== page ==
On December 1, Andrés Manuel López Obrado was sworn in as the new president of Mexico; he is the first leftist politician to assume the role in 70 years. In October, shortly after his election, Obrador asked the writer Pablo Ignacio Taibo II to take over as director of Fondo de Cultura Económica, Mexico’s large state-owned publishing house. Taiblo agreed and assumed the job at Fondo on December 1.
Taibo has written more than 40 books and is best known abroad as a mystery novelist; numerous of his books have been published in English-language translations, most recently by Restless Books. He is viewed as a controversial choice to run Fondo, which is a cornerstone of the Mexican publishing industry, one with a backlist of more than 10,000 titles, including a majority of the classics of Mexican intellectual patrimony. In addition, Fondo runs 27 bookstores across Mexico, making it the country’s third largest bookstore chain; the publisher also has 10 foreign subsidiaries, including ones in the U.S. and Spain.
“Taibo is seen as a political radical, a Zapatista and, to some, an anarchist. The fear is that he will not be a good steward of the house or its patrimony,” said one publisher who asked to remain anonymous for fear of reprisals due to criticism in the close knit Mexican publishing community.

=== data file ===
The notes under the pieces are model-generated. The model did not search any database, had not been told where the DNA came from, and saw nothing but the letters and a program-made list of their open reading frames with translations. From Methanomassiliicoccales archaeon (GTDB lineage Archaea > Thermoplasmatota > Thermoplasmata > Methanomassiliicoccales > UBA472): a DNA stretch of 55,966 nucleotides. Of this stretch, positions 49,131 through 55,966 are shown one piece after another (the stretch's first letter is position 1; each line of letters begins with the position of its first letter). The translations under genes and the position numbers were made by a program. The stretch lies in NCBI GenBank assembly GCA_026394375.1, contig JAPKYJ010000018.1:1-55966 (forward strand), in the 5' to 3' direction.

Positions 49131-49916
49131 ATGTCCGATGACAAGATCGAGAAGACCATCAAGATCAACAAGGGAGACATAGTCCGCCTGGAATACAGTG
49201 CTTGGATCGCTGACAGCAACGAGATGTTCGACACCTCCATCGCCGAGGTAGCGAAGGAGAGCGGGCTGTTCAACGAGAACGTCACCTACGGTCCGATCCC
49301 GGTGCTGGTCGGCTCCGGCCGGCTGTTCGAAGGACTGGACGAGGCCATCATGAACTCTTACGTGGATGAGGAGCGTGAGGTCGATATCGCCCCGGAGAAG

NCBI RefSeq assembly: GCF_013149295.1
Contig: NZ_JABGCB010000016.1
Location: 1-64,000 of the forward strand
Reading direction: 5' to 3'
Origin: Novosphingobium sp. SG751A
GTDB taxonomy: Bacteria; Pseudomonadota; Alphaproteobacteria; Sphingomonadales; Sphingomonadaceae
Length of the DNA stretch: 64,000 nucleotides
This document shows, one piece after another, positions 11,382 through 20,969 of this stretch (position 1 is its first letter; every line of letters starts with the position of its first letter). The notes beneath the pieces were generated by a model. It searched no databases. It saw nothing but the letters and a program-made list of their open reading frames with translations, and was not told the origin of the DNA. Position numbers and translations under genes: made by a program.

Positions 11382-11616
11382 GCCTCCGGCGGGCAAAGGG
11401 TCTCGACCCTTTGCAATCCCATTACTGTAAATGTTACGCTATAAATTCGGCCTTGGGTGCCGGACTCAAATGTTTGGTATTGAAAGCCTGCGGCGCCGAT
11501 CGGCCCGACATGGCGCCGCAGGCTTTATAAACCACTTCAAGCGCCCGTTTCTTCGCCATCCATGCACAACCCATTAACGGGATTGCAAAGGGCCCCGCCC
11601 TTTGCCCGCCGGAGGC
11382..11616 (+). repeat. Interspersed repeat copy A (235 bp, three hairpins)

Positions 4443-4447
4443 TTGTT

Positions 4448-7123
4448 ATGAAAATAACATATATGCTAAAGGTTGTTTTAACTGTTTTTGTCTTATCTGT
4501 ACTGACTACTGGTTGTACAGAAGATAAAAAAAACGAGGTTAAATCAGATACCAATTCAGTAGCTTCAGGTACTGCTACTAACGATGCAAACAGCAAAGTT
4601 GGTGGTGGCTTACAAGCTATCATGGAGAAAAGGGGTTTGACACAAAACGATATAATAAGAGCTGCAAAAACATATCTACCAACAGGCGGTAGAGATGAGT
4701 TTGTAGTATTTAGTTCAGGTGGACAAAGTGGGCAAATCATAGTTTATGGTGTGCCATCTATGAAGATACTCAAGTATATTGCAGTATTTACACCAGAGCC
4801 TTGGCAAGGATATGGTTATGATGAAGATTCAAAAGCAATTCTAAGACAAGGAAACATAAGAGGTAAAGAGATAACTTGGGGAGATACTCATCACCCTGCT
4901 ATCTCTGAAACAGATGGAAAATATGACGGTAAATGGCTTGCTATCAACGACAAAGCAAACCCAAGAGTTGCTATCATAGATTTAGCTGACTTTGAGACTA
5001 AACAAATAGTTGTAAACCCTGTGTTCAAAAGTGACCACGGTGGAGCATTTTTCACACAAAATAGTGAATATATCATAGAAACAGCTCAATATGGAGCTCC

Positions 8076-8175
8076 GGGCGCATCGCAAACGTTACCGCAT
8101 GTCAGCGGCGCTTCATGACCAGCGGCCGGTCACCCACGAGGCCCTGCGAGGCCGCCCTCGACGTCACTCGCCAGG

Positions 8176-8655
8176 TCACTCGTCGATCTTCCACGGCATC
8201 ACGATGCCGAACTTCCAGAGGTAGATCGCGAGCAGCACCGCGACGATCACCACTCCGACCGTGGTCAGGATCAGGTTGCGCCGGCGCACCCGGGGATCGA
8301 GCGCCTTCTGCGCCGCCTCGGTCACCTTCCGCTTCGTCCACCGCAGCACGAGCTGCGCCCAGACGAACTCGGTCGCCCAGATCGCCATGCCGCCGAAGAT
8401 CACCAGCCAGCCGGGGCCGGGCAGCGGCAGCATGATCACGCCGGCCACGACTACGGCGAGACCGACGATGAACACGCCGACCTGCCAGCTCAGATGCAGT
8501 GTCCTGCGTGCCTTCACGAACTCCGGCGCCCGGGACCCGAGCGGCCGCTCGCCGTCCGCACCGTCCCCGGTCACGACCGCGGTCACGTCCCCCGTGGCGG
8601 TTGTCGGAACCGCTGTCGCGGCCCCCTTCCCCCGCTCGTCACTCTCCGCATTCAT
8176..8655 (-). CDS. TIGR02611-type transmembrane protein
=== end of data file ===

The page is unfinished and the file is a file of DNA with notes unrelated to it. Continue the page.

Others believe he will ultimately serve the public good. “He is very knowledgeable about books and publishing and running large events,” said Joaquín Díez-Canedo Flores, director general of Mexico’s largest university press, Cultura UNAM, and a former director of Fondo. “I fall in the camp that thinks he can do a good job. Yes, he is an activist, but his heart is in the right place and he has a lot of experience promoting his own books and, in several book fairs he founded, in promoting other people’s books.”
Taibo has already upset the status quo, stating publicly that he viewed many of the employees of Fondo as mere bureaucrats and dead weight, causing the staff to fear for their jobs. He has also been vocal about his detractors, including demeaning them at the recent Guadalajara International Book Fair in statements strong enough that he later felt the need to apologize.
“Yes, he has said some things that worry people, like his statement that many people who work in the house are merely bureaucrats,” said Flores, “but I think once he gets into the job he will see that many of them are hard-working professionals.”
As for publishing itself, Taibo’s initial plans including introducing bargain-priced editions of some of the publishing house’s classics in an effort to reach a broader readership.
Flores believes this outreach effort might work. “It is part of the mission of the publishing house to sustain and promote the literary patrimony of Mexico, so this might be a way to do it — of course, the questions remains whether or not the people who can’t afford to buy full priced books will still want to read these classics in cheaper editions, or even if they can read. Illiteracy remains the biggest challenge of all to the Mexican publishing industry.”